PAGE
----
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'U' receives $1.3 million for nuclear energy research and education

By Josh Qian, Daily Staff Reporter
Published May 10, 2012

The University recently received $1.3 million from the U.S. Department of Energy that will be put toward educating future leaders of industrial energy efficiency.

On Tuesday, the DOE announced the 46 higher-education institutions from across the nation that will be receiving a grant as part of their Nuclear Energy University Program and Integrated University Program. The programs are intended to promote energy research and development projects at a university level.

Secretary of Energy Steven Chu announced the 46 higher education institutions that will each receive part of the $47-million grant.

In DOE's press release, Chu said the awards are part of the Obama administration’s efforts to keep college affordable for students.

Chu added that these investments will help train future energy experts and create the innovations for job growth and export opportunities for nuclear technologies designed on U.S. soil.

The nuclear engineering and radiological sciences department at the College of Engineering will be the direct recipient of the federal funding granted to the University.

Ronald Gilgenbach, chair and professor of NERS, said the department is pleased that the DOE has the funds to aid the study of advanced nuclear reactors and to support the next generation of nuclear engineers at the University.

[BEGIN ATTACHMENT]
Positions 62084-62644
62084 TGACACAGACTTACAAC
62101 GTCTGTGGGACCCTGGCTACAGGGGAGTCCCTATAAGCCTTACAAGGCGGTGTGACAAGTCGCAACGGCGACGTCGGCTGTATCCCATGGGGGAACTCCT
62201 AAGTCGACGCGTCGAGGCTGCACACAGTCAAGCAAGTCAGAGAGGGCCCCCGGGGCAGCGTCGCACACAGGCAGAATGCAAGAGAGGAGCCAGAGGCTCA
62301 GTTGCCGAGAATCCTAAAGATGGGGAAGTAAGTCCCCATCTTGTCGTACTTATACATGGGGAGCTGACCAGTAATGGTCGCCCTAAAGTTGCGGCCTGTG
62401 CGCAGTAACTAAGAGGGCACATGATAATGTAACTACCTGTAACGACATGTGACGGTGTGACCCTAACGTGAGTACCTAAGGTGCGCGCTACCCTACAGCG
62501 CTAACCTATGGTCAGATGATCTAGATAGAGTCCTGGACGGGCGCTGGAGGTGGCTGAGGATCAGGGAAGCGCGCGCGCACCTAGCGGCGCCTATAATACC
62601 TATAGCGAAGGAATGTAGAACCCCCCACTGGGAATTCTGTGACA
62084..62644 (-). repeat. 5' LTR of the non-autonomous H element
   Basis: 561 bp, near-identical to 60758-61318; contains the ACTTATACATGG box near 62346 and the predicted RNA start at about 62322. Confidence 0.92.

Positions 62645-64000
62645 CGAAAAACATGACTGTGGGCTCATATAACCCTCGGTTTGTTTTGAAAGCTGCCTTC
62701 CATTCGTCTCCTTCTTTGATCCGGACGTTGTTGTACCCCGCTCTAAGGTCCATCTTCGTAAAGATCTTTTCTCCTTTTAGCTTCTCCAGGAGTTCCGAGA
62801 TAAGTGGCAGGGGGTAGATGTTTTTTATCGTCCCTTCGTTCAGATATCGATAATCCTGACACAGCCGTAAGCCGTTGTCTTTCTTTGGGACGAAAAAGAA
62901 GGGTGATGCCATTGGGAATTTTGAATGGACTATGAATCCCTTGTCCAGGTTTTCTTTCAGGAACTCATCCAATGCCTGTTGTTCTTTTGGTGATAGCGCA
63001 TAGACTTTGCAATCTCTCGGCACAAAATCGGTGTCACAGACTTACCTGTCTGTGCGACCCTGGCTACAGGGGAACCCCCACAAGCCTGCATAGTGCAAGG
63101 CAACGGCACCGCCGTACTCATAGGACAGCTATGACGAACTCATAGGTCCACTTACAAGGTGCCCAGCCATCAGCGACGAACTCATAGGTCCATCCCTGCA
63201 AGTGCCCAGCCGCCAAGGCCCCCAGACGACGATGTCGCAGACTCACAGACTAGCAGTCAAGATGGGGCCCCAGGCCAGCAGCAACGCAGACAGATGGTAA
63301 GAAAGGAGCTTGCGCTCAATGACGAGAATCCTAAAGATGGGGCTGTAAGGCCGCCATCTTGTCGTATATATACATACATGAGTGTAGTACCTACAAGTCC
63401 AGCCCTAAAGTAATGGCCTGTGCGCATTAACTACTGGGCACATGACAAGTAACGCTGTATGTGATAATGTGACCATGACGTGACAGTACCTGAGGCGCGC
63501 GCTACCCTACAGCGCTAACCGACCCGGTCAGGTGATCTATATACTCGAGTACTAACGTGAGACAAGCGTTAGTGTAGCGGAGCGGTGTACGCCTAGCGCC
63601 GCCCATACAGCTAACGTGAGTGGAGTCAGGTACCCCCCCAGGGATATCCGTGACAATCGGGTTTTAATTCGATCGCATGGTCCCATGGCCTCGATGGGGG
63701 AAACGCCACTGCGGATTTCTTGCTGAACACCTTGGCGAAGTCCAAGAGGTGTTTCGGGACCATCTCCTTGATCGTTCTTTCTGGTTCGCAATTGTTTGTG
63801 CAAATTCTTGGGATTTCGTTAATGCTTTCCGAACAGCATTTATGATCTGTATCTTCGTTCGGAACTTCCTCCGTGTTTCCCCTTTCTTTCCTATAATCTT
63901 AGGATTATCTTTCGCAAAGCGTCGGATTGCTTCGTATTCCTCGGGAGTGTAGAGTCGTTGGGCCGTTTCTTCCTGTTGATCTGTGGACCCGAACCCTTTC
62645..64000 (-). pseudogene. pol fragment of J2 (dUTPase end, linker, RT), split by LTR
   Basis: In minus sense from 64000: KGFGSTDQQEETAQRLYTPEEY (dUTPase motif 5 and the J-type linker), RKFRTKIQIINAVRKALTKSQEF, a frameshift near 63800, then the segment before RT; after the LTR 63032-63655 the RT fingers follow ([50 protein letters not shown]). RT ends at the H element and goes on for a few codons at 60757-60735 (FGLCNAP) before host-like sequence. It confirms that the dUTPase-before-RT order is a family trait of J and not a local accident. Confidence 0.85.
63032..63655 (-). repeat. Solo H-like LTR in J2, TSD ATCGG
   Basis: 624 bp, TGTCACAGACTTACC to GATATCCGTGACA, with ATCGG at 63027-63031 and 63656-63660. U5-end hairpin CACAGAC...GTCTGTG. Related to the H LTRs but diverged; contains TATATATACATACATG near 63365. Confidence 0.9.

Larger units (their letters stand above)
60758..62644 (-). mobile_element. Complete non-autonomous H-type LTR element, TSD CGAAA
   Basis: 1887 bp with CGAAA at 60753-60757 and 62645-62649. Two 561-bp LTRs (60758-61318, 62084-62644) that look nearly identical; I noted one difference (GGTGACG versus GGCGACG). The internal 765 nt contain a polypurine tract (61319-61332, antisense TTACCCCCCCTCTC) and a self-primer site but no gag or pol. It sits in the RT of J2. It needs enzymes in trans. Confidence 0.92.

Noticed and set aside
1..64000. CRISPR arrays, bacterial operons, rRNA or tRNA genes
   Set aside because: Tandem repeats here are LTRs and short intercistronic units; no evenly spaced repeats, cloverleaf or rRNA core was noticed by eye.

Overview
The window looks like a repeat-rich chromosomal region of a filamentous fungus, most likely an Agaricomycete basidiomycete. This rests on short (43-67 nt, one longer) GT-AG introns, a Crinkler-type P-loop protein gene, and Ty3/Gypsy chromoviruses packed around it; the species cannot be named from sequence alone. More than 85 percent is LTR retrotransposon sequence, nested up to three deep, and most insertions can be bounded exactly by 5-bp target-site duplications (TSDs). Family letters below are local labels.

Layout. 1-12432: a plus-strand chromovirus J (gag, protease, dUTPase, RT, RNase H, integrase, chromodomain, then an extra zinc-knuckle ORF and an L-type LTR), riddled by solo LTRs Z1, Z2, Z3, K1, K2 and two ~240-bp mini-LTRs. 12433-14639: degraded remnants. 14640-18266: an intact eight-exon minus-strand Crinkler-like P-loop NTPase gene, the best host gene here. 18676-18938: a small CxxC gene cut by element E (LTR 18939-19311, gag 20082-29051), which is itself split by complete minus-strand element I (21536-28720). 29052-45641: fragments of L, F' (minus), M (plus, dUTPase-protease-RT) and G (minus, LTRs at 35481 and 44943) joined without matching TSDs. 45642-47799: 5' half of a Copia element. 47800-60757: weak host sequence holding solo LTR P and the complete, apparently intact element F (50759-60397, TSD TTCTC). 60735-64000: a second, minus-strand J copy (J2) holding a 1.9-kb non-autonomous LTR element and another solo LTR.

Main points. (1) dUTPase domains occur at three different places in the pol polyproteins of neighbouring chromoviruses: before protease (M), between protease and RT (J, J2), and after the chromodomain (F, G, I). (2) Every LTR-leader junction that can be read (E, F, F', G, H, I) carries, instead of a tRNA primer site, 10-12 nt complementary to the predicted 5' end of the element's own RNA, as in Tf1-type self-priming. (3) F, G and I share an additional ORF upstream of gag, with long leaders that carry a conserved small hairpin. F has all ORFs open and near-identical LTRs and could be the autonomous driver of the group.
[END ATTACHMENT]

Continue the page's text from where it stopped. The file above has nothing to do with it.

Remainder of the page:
“The DOE’s Nuclear Energy University Program will provide some $0.8 million funding for the research program of Dr. Zhijie Jiao and Prof. Gary Was to study accelerated aging of materials for advanced nuclear reactors,” Gilgenbach said.

Gilgenbach added that University engineers would use particle accelerator beams to simulate the radiation damage of materials for new types of nuclear reactors.

“This technique provides a means to generate the amount of material damage in hours or days that would take many years to accumulate in an actual reactor,” Gilgenbach said.

The NERS department was also awarded about $0.5 million for scholarships and fellowships to support undergraduate and graduate education in nuclear engineering.

James Duderstadt, president emeritus and professor of science and engineering, said in an interview with The Michigan Daily that the NERS department has not only ranked number one in the nation since 2009, but it is also very likely number one in the world.

“This (funding) will be very important in sustaining its leadership, attracting and supporting outstanding students, and contributing to the nation,” Duderstadt said.

Rackham student Timothy Grunloh, a graduate student research assistant at NERS, said three graduate students will be funded by the grant for three years for their nuclear energy projects involving the improved modeling of reactors.

“Government funding such as those through NEUP are hugely beneficial for any sort of research process, and the money bestowed upon the NERS department will be aimed at refining nuclear power as a cost effective, clean and, most importantly, safe energy source,” Grunloh said.